The mix with which Asahara compiled doctrines and religious beliefs of Aum Shinrikyo are as complex as the workings of the organization. There are aspects of Tibetan Buddhism, elements of Hindu cosmology, Shinto and also Christian millennialism. His teachings often talked about spiritually desolate, highly materialistic, stress-producing society, which easily got the attention of young upper-middle class people. There’s heavy emphasis on the role of guru and renouncing ways of the world. But, apart from the belief in higher consciousness attainment, ‘Aum’ also included the Christian apocalyptic thinking. The chief of the apocalyptic images that formed Asahara’s destructive ideology was discussion of the apocalypse in the Revelation of St. John. It was basis for Asahara’s proclaim for imminent final war between good and evil powers. Asahara was attracted by science fiction writings, especially that of Isaac Asimov’s Foundation series. The Foundation series tells of a future scientist protagonist’s efforts to save humanity from wars by forming secret elite group to rebuild civilization from the scratch. Part of the sect’s apocalyptic predictions, fantastic notions about Asahara traveling through fourth dimension were directly derived from Asimov’s imagination.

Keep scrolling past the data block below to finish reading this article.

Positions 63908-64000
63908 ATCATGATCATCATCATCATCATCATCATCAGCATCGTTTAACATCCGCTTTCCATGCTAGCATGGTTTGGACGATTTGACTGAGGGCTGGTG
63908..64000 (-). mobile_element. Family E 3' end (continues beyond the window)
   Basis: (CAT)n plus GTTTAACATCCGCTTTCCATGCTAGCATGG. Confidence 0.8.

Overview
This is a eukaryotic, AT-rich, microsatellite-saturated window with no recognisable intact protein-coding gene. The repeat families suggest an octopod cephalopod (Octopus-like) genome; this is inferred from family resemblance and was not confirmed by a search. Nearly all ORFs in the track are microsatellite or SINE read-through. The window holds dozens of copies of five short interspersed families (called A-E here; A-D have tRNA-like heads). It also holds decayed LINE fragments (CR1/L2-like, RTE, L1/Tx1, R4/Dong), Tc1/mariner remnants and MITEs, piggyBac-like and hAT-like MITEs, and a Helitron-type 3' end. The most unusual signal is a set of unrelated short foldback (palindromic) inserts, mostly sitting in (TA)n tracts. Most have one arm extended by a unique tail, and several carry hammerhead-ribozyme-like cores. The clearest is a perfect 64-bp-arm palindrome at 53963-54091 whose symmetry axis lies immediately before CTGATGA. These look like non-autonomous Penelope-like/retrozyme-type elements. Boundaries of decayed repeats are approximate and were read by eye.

This apocalyptic vision was transformed into panic by ‘Aum’ in 1990. The number of insane predictions increased day by day, and like many of the doomsday predictors of that period, Asahara enunciated the end of the world at the start of 21st century. Gradually, ‘higher consciousness’ was pushed back to promote ‘imminent apocalypse war’ as the chief agenda. It also marked the beginning of the path of violence for ‘Aum’. Asahara became increasingly paranoid at this stage, seeing people and institutions everywhere, trying to derail ‘Aum’. He openly asked his followers to kill people who threatened their movement. Of course, whatever your religion is about, one can’t straightforwardly justify killing. Hence, Asahara preached or included a new directive. He said that those opposing him are of people with excessive bad karma, and killing them would only be an act of love; it is a simple way to transform the miserable life of a non-believer.